Millennials in the workplace

Millennials, a word used for those reaching young adulthood in the early 21st century, are an enigma to the older generations as they strive for both financial independence and personal fulfilment.
Research has shown that almost a quarter of all millennials are currently investing in a unit trust fund compared with only 2% in older generations. Their attitude to money also differs significantly and factors which influence their need for financial independence are:
  • Debt: Personal loans for consumables, e.g. clothes, appliances
  • Saving rather than investing: they often don’t understand that you need to invest to build wealth
  • Keeping up with the trends on social media: Spending too much on “wants” and not “needs”
It is estimated that by 2020, almost half of the workforce will be made up of millennials, and the biggest challenges for employers will be engaging and retaining them. They are no longer the youngest generation in the market and are starting to mature into older and higher-ranking professionals. Various independent reports in South Africa recently highlighted the following:
  • Over a quarter of millennials are expected to have six employers or more in their work life
  • They are looking for a good work/life balance and regard flexible working hours as one of the top benefits offered
  • Career progression was more important than competitive salaries
  • More than 70% indicated a desire to work overseas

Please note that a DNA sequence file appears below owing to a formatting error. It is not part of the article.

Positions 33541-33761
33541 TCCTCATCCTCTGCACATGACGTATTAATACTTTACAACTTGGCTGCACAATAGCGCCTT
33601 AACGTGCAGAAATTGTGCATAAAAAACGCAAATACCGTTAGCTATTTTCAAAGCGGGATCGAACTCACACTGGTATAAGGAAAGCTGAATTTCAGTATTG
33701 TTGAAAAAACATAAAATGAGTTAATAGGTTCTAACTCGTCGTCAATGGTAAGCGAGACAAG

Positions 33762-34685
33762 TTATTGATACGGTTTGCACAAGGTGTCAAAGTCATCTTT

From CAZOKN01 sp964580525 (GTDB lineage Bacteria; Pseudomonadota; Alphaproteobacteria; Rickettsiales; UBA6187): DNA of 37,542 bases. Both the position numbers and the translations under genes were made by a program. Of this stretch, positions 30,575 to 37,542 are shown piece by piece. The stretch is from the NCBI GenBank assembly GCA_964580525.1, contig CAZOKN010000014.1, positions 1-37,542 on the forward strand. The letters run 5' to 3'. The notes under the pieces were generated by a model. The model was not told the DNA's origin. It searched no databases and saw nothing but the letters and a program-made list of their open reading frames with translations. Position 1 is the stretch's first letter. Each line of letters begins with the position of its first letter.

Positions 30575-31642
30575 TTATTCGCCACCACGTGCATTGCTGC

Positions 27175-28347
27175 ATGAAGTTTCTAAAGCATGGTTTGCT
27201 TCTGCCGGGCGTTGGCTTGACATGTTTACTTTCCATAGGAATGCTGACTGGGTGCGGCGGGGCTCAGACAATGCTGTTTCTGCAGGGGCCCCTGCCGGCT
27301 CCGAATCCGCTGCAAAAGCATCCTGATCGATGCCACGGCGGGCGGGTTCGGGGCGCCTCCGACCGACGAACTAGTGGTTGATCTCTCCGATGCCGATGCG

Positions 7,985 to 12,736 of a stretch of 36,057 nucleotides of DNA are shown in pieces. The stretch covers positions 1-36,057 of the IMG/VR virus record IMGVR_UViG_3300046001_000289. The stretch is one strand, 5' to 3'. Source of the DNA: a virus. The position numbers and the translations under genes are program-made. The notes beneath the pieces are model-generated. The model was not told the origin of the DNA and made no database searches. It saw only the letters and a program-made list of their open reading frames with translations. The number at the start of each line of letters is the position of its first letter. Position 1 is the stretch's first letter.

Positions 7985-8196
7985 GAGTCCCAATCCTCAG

• Millennials hold about 20% of all leadership roles
  • Millennials feel strongly about diversity and development
With this in mind, employers need to find ways to retain their talented staff and some ways suggested are:
  • Technology: companies in tune with technology have better chances of attracting and retaining millennials.
  • Coaching: companies need to be committed to personal learning and development and give regular feedback and recognition to employees.
  • Honest about what they can offer: don’t promise what you can’t deliver as millennials are not afraid of changing jobs or even careers.
It is important to remember that the millennial generation is growing up impatient, as advances in technology have facilitated instant gratification. Retaining millennials may require companies to teach them personal and interpersonal skills such as communication, patience, coping with pressure and being a team player as unfortunately there isn’t an app for these skills.

As they get older and take more positions of leadership, millennials are going to have an even more pronounced effect on how the workplace develops in the near future. The good news is that no generation stays in power so long that the next generation can’t change things back, or progress things even further. Employers will need to start looking to Generation Z, working alongside Generation X and millennials, to drive changes in the workplace. Those organisations that are able to deliver the above will be more likely to attract and retain the best millennial and Generation Z employees and potentially strengthen their prospects for long-term success.

About Desiree Goodwin

Client Service Manager - Tax at Meredith Harington
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